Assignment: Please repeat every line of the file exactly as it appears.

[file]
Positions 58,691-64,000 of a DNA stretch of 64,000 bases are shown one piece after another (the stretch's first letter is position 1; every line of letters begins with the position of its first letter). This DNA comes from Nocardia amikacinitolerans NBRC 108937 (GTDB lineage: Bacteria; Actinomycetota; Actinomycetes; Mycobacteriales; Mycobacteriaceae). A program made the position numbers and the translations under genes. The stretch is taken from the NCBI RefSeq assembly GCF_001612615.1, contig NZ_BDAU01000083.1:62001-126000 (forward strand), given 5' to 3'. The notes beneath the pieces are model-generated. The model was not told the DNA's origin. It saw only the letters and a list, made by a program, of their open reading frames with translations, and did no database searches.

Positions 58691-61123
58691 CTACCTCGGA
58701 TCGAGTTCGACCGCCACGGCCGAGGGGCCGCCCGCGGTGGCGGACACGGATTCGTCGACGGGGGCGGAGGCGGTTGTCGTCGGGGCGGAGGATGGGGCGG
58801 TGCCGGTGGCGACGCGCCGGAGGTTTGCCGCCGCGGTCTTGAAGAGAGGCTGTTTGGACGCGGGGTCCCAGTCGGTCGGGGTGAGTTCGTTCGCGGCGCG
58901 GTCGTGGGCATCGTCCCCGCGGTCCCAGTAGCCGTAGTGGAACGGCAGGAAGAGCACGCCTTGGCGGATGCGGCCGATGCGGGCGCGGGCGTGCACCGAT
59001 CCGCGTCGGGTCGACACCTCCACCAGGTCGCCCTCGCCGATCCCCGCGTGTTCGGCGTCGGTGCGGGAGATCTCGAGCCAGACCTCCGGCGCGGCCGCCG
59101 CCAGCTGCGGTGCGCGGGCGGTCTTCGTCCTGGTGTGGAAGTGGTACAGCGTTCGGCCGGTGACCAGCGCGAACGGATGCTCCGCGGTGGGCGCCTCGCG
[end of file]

Positions 58,691-64,000 of a DNA stretch of 64,000 bases are shown one piece after another (the stretch's first letter is position 1; every line of letters begins with the position of its first letter). This DNA comes from Nocardia amikacinitolerans NBRC 108937 (GTDB lineage: Bacteria; Actinomycetota; Actinomycetes; Mycobacteriales; Mycobacteriaceae). A program made the position numbers and the translations under genes. The stretch is taken from the NCBI RefSeq assembly GCF_001612615.1, contig NZ_BDAU01000083.1:62001-126000 (forward strand), given 5' to 3'. The notes beneath the pieces are model-generated. The model was not told the DNA's origin. It saw only the letters and a list, made by a program, of their open reading frames with translations, and did no database searches.

Positions 58691-61123
58691 CTACCTCGGA
58701 TCGAGTTCGACCGCCACGGCCGAGGGGCCGCCCGCGGTGGCGGACACGGATTCGTCGACGGGGGCGGAGGCGGTTGTCGTCGGGGCGGAGGATGGGGCGG
58801 TGCCGGTGGCGACGCGCCGGAGGTTTGCCGCCGCGGTCTTGAAGAGAGGCTGTTTGGACGCGGGGTCCCAGTCGGTCGGGGTGAGTTCGTTCGCGGCGCG
58901 GTCGTGGGCATCGTCCCCGCGGTCCCAGTAGCCGTAGTGGAACGGCAGGAAGAGCACGCCTTGGCGGATGCGGCCGATGCGGGCGCGGGCGTGCACCGAT
59001 CCGCGTCGGGTCGACACCTCCACCAGGTCGCCCTCGCCGATCCCCGCGTGTTCGGCGTCGGTGCGGGAGATCTCGAGCCAGACCTCCGGCGCGGCCGCCG
59101 CCAGCTGCGGTGCGCGGGCGGTCTTCGTCCTGGTGTGGAAGTGGTACAGCGTTCGGCCGGTGACCAGCGCGAACGGATGCTCCGCGGTGGGCGCCTCGCG